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The BBC's David Concar
Britain may set-up its own asteroid defence centre
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Science minister Lord Sainsbury
"The risk of a substantial object striking, though small, has to be taken seriously."
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Lembit Opik, MP
Tracking asteroids will cost 70m globally over ten years
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Prof Mark Bailey
Missiles could be used to divert asteroids away from the planet
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Saturday, 16 September, 2000, 18:46 GMT 19:46 UK
Asteroids 'threaten' Earth
Impact Nasa
The threat from space is not science fiction
By BBC News Online science editor Dr David Whitehouse

Experts are to tell the UK Government that more must be done to defend the Earth from the threat of rocks crashing on to the planet from outer space.

A task force established to assess the threat of the Earth being struck by so-called Near Earth Objects (Neo's) will say that the threat from space is not science fiction but something that should be taken seriously.

Its report, being released on Monday, has been written by Dr Harry Atkinson, who has worked for several space agencies and government research councils, Sir Crispin Tickell, the former British ambassador to the UN, and Professor David Williams, of University College London.

The publication of their report will coincide with asteroid 2000 RD53 passing the Earth at a distance that is just 12 times further away than the Moon.

The space rock is estimated to be 300-400 metres (980-1,300 ft) across and, although there is no danger of a collision with the Earth, it will highlight the task force's conclusions.

Hiroshima detonations

Astronomers calculated recently that there are nearly 1,000 asteroids that cross the Earth's path which are at least a kilometre wide.

Impact Nasa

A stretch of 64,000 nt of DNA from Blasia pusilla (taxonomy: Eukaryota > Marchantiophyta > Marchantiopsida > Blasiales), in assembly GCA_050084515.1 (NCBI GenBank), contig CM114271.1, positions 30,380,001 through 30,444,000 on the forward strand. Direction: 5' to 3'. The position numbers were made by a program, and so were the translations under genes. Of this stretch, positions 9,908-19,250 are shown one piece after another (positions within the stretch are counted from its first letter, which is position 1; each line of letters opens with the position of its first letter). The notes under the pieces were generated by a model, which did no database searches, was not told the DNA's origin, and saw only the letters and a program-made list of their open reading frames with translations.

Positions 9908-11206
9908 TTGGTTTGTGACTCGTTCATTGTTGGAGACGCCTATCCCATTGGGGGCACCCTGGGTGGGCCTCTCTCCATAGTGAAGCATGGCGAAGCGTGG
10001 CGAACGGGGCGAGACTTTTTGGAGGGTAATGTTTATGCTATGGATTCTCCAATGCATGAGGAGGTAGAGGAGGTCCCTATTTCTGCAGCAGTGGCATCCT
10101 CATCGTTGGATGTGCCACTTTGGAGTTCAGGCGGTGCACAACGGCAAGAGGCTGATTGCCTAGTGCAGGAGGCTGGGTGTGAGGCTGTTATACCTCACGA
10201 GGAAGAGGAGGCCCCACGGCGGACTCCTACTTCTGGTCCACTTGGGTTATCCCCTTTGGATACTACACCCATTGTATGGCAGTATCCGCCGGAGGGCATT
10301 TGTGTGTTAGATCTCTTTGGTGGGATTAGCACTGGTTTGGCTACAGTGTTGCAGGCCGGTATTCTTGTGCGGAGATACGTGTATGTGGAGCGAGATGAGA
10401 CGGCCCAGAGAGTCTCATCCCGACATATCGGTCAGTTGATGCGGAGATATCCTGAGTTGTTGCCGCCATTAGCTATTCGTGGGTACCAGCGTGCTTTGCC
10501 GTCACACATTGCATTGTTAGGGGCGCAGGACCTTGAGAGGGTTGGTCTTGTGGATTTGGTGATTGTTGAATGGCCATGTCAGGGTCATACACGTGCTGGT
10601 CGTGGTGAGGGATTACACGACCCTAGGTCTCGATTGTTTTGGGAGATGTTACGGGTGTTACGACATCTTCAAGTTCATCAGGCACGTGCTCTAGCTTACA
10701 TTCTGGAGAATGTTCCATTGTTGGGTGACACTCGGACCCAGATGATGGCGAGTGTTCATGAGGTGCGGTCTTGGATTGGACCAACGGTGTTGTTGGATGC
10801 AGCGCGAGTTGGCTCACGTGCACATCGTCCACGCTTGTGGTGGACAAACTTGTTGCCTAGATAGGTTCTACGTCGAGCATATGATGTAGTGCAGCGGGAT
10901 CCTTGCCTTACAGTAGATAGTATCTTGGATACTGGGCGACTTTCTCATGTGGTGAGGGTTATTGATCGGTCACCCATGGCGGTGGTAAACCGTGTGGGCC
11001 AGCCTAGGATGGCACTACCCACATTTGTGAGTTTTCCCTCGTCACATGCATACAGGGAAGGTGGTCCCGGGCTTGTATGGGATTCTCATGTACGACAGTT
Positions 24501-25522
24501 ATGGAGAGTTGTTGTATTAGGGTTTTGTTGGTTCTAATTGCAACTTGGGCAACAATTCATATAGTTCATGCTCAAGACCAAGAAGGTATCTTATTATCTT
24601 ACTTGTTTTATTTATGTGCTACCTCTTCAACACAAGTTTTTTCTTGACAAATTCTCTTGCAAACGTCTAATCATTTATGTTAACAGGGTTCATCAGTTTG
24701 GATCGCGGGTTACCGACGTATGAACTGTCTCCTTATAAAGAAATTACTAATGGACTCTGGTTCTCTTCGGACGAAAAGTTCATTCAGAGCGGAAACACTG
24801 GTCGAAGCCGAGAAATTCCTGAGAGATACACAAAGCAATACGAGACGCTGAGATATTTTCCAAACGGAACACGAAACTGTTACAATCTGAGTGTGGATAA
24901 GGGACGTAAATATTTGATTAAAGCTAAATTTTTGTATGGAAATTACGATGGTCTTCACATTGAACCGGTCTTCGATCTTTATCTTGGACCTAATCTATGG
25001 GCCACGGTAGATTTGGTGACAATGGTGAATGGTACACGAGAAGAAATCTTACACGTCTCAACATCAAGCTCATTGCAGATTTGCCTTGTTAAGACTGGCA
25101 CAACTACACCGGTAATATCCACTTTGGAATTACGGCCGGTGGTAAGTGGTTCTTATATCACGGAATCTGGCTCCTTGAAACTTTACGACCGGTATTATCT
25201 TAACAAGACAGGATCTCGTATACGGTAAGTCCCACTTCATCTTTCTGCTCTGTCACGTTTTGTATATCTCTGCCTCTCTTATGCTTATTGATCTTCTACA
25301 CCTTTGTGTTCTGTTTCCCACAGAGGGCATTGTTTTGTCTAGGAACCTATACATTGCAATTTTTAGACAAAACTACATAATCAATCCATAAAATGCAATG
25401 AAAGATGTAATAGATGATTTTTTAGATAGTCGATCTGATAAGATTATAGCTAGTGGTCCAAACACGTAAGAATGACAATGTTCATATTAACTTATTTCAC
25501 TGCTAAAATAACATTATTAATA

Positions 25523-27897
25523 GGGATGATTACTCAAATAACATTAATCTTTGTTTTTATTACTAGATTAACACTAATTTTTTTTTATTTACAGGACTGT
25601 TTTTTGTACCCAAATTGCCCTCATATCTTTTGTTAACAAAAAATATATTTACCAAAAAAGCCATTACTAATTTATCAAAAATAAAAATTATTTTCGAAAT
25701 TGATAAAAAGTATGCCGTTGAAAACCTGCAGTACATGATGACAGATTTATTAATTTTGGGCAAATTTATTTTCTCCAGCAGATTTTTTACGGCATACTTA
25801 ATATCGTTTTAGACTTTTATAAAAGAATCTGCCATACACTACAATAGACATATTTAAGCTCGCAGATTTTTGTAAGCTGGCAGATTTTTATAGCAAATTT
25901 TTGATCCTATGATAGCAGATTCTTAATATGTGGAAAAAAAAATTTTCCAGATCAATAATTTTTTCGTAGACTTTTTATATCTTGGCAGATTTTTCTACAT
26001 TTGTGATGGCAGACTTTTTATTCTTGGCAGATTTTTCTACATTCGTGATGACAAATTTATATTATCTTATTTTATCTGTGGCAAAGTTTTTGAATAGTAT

A 100-metre-wide object crashes on to Earth every 10,000 years
The dinosaurs were probably wiped out by the impact of a 10-km (7-mile) wide object that struck the Earth 65 million years ago.

No-one has ever been killed, or even injured, by an asteroid (although there are some suggestions of a deadly medieval Chinese impact), but the consequences of being struck by a rock from space could be extremely serious.

It is estimated that a 100-metre wide object crashes on to our planet every 10,000 years with the force of a 100-megaton bomb.

Every 100,000 years, a one-kilometre-wide object strikes the Earth with the force of 10 million Hiroshima detonations.

International effort

The task force publishing its report was established in January by the government's science minister, Lord Sainsbury, with a brief to assess the danger from asteroids, what could be done to prevent impacts and how the dangers should be communicated to the public.

The report will make 14 recommendations. These include a plea that Britain should:

  • >take a leading role in a greater international effort;
  • improve its ability to detect any incoming objects;
  • assess the risks and consequences of an impact;
  • implement measures to mitigate any future impacts and new national and international arrangements to cope with the many issues raised.

The need to take seriously the risk to Earth from space rocks has also been echoed by Jonathan Tate of pressure group Spaceguard UK.

He said that the risk of an impact and the widespread loss of life that would result "substantially exceeds the limits of tolerability applied by the Health and Safety Executive to the nuclear industry and the transport of hazardous goods".

When he formally receives the report, Lord Sainsbury will take several months to decide whether to act on its recommendations.

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See also:

17 Sep 99 | Sheffield 99
Small but deadly comets identified
19 May 99 | Sci/Tech
Close shave with asteroid
04 Jan 00 | Sci/Tech
Saving the world from asteroids
04 Jan 00 | UK
The end is nigh, again
04 Jan 00 | UK Politics
Taskforce tackles asteroid threat
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